Ukraine war to blame for food insecurity in South Sudan – Gov’t says
The government has said about 8.9 million people in South Sudan are facing food insecurity as a result of intercommunal conflicts and the ongoing war in Ukraine.
Speaking at a joint press conference with the FAO and WFP on Thursday, the minister of humanitarian affairs and disaster management, Peter Mayen Majongdit, said the country is on the brink of serious hunger.
“An estimated 8.9 million people are food insecure; only a fraction of the country can afford their daily bread,” Mr. Mayen said.
“Also, 4.6 million children need bread on the table. 1.7 displaced persons need shelter on their heads, “he explained
Mr. Mayen admitted that South Sudan’s humanitarian situation is the worst ever in the region and globally, adding the situation has never been given a priority since global attention has now shifted to the war in Ukraine.
He noted that there are no proper mitigation mechanisms to ease the humanitarian situation in the country.
The minister said the inter-communal conflicts must stop to allow people to go back to their lands and start food cultivation.
“Right now is the time to cease hostilities so that communities can settle during the rain season and be supported to embark on agriculture so that they can have enough food to eat,” he said.
Meanwhile, the Food and Agriculture Organisation of the United Nations (UNFAO) country representative, Alemu Demeke, said this year’s food production has declined by 5 per cent compared to the last year.
He called for a need to create food reserves to stabilise the market.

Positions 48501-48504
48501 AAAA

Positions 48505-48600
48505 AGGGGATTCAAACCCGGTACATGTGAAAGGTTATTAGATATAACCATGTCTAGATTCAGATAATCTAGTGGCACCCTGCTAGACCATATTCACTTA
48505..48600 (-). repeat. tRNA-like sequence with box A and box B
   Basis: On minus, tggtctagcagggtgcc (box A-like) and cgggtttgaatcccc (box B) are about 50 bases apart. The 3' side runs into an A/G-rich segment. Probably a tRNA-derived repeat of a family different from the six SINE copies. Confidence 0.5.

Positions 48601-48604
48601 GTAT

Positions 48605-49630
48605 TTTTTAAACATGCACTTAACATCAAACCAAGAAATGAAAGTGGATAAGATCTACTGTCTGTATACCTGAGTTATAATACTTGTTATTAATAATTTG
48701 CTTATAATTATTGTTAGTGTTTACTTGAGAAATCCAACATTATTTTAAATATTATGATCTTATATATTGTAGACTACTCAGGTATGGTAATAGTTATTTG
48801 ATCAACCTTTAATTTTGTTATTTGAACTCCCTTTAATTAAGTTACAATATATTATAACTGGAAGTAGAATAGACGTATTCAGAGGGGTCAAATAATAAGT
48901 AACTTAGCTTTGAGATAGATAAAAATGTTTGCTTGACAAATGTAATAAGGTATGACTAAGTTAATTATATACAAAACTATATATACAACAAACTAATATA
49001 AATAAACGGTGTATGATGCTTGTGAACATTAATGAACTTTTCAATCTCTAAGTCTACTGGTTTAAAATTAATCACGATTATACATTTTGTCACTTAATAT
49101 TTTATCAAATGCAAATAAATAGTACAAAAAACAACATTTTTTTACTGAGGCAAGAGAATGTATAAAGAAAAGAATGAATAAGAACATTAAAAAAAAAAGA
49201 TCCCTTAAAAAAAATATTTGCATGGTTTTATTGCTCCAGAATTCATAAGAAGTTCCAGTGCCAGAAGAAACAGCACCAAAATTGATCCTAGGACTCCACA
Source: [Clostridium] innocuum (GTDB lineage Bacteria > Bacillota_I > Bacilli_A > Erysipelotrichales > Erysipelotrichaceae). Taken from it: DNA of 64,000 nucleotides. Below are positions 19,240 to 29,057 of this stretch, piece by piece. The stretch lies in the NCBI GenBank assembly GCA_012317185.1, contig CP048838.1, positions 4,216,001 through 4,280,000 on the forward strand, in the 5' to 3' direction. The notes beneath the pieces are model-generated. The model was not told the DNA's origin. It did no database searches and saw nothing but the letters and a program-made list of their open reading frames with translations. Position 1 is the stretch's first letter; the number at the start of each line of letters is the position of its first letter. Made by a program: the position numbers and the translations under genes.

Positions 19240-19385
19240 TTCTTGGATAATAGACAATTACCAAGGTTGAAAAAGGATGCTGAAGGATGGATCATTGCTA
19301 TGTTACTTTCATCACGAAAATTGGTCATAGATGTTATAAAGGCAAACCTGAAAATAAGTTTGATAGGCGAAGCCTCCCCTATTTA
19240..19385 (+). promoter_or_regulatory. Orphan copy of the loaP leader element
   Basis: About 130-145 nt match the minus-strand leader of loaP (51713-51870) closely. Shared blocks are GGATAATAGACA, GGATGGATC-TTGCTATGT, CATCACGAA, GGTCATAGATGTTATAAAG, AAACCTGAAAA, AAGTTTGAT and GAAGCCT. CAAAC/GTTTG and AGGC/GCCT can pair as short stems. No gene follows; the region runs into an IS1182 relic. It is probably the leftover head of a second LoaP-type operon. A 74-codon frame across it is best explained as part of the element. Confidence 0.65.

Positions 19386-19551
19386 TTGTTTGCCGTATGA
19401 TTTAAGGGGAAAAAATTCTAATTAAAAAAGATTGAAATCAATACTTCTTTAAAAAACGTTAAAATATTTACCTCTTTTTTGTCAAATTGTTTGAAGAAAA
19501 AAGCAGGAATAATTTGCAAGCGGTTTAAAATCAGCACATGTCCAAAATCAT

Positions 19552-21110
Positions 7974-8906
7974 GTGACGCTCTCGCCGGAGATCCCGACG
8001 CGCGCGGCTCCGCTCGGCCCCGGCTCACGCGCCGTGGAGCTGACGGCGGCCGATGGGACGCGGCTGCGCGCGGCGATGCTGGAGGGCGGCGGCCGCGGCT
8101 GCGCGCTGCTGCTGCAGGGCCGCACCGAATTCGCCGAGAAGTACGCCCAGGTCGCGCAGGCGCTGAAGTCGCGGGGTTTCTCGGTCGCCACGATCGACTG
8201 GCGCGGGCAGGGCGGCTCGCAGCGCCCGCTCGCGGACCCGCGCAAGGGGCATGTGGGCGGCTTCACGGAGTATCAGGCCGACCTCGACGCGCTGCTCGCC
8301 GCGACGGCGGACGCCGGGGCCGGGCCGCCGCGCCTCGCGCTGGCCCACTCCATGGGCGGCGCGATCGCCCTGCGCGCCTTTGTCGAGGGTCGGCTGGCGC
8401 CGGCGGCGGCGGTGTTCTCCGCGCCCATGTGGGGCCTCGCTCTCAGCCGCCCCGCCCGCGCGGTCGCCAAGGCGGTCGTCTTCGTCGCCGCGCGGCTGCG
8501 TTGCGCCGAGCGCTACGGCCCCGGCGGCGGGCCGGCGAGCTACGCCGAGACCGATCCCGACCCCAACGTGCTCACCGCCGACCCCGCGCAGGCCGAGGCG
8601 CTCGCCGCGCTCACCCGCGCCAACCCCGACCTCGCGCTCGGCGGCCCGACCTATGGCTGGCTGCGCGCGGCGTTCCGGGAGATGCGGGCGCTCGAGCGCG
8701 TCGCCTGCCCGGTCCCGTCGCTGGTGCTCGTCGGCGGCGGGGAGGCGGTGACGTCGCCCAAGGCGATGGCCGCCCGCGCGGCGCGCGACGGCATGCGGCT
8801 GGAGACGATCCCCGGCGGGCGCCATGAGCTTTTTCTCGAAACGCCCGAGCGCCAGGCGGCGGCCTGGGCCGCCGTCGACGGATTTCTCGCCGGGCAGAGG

“Strategic food reserves are needed to stabilise the market prices. This requires joint action, multi-sector, multi-institution and work with partners to ease the pressure on vulnerable communities,” Alemu stated.
However, the minister of humanitarian affairs assured the citizens that the government and partners have agreed to work out a comprehensive strategy to address future global food insecurity.
“A proper strategy and action plan are laid out to address the future food insecurity because each country is planning to address the food insecurity because sooner than later, the world will be food insecure.”
The World Food Progamme which has been monitoring food prices of basic commodities across different markets in the country, confirmed a significant increase in food prices in the market.
Speaking at the same press conference, the WFP head of research, William Kai-Kai, said there has been a significant increase in the prices of commodities both locally produced and imported.
He said most households are unable to afford basic food to meet their basic food and nutrition requirements.
“The cost of cooking oil increased by almost 50 per cent and the trends are similar across all markets. Similarly, the price of wheat flour increased by almost 120 per cent in Kapoeta and 40 percent in Wau.”
“We are talking, about a general increase in prices of commodities and therefore, impacting the food security situation of households,” William said.
According to WFP, the cost of transport has increased by more than double digits and the cost of supporting those in need has increased significantly.
Cash-based transfer support has equally been affected, according to WFP due to a rise in needs.
“Most of the agencies are facing funding constraints because of the other equally important services,” he said.